‘Heartless’ theft of charity bags rises in Uttlesford
CALLOUS thieves have been blasted for stealing bags of used clothing from people’s doorsteps in a growing fad estimated to be costing UK charities £15million a year.
Charity shops across Uttlesford say that criminals were profiteering from the “heartless” thefts and said the problem was a regular occurrence in the area.
Sharon Smith, manager of Cancer Research UK, on King Street, Saffron Walden, said: “You see thieves on Crimewatch going into clothing bins and profiteering from what is big business. It is something that happens a lot around here.
“We don’t put bags through people’s doors any more but often they drop items off at our shop.
“On Tuesday night, at around 7.30pm, I drove past and saw a bag of clothing on the doorstep, but when I came back to put it inside at 9pm the bag was gone.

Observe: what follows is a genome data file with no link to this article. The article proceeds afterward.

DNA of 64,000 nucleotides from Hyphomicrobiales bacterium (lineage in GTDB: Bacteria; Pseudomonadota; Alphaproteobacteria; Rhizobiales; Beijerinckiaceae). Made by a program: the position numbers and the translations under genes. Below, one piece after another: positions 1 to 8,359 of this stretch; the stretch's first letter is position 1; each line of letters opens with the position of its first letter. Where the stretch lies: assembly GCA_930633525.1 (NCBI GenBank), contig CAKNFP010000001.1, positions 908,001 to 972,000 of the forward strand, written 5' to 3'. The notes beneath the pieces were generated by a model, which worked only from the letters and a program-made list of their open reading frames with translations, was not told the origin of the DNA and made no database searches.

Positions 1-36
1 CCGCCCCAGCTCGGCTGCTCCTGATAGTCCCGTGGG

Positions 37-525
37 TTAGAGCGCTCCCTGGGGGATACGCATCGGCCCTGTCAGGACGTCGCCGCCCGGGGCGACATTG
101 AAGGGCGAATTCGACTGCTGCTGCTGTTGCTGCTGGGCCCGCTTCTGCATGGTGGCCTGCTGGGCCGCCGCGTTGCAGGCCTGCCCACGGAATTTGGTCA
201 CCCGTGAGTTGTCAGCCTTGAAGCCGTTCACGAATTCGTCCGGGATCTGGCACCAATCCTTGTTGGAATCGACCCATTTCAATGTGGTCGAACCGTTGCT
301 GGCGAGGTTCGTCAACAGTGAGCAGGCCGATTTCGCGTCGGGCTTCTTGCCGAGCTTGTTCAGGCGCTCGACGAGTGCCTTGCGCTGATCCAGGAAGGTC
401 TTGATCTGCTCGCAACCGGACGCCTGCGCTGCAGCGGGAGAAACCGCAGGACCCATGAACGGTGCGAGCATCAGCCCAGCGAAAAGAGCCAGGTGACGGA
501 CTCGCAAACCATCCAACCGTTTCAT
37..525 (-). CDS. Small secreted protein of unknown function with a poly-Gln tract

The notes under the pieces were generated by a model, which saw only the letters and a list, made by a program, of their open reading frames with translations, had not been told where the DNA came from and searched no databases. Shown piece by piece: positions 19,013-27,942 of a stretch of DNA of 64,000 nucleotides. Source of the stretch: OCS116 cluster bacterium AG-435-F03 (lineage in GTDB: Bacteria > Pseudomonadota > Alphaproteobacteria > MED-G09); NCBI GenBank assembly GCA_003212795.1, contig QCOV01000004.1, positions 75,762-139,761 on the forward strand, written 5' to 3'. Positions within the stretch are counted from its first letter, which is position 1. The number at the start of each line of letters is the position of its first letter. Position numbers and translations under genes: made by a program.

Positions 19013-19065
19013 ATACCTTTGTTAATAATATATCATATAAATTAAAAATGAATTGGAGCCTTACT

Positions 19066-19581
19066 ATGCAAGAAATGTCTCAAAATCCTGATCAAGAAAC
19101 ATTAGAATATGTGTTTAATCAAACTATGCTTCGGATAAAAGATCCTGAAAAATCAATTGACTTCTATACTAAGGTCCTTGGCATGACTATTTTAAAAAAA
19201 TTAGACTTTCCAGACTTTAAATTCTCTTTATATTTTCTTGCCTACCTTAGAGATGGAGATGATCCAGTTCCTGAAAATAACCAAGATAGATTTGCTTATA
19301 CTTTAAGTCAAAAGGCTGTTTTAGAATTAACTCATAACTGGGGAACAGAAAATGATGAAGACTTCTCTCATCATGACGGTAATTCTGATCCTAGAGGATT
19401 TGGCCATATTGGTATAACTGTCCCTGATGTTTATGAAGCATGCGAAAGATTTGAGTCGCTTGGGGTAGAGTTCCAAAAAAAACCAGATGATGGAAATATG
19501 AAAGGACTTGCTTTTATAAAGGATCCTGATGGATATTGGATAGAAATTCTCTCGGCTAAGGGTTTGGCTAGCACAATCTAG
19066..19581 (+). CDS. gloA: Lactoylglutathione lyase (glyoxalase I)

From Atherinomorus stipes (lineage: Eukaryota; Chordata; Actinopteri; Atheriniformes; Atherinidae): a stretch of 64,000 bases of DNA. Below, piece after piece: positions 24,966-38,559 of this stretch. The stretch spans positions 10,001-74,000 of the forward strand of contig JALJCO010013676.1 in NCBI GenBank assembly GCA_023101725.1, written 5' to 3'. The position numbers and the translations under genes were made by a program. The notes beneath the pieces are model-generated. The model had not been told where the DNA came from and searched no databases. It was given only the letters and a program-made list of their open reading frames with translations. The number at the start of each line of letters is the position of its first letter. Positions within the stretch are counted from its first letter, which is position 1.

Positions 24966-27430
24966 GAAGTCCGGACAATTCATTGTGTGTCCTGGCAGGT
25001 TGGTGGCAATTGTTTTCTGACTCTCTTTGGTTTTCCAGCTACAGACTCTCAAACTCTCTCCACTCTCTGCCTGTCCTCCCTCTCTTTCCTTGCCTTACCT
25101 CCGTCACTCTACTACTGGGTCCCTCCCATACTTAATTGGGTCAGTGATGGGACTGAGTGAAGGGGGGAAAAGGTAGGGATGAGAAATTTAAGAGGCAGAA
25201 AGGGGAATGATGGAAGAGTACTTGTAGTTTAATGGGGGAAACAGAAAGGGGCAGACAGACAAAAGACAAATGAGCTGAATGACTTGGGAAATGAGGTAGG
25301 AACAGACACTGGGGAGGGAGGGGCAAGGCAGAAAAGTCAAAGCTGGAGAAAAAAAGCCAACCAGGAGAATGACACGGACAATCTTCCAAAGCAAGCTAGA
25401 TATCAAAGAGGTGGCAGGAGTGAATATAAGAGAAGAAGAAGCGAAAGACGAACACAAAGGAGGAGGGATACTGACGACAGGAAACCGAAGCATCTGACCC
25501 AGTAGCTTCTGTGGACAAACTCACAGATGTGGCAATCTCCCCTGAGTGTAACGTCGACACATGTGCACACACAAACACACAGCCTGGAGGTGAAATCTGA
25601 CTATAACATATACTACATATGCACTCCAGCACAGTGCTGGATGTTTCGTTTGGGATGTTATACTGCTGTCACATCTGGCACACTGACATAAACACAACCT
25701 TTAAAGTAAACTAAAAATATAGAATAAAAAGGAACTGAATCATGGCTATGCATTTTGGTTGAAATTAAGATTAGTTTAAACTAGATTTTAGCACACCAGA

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“It is unbelievable people like this are out there.”
Trevor Shaw, head of operations for the Salvation Army, said: “Individuals who steal clothing donated via our collection bags have no regard for those we are raising money to help.
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“Theft threatens to damage the trust, goodwill and charitable spirit that has been built up over the years between the generous general public and organisations such as ourselves.”
The British Heart Foundation also weighed in on the controversy, with Essex area manager Tracey Linnette calling bogus collections and stolen charity bags “a huge problem for charities” costing around £15million a year.
Uttlesford Inspector Colin Cox, based at Saffron Walden police station, said the theft of charity bags from residents’ doorsteps and clothing banks across the district was a growing trend.
“It has started to pick up and is becoming more prevalent. Unfortunately it is seen as an easy win,” he said.
“We are stepping up patrols in the areas likely to be hit, particularly where there are clothing banks, but it is also important people only put charity bags on their doorstep on the day of collection to minimise the opportunity for thieves.”
Insp Cox added: “It still classes as theft at the end of the day. People might think it is a victimless crime but the aim is for vulnerable people to benefit from the used clothing going to charities and this is being prevented.”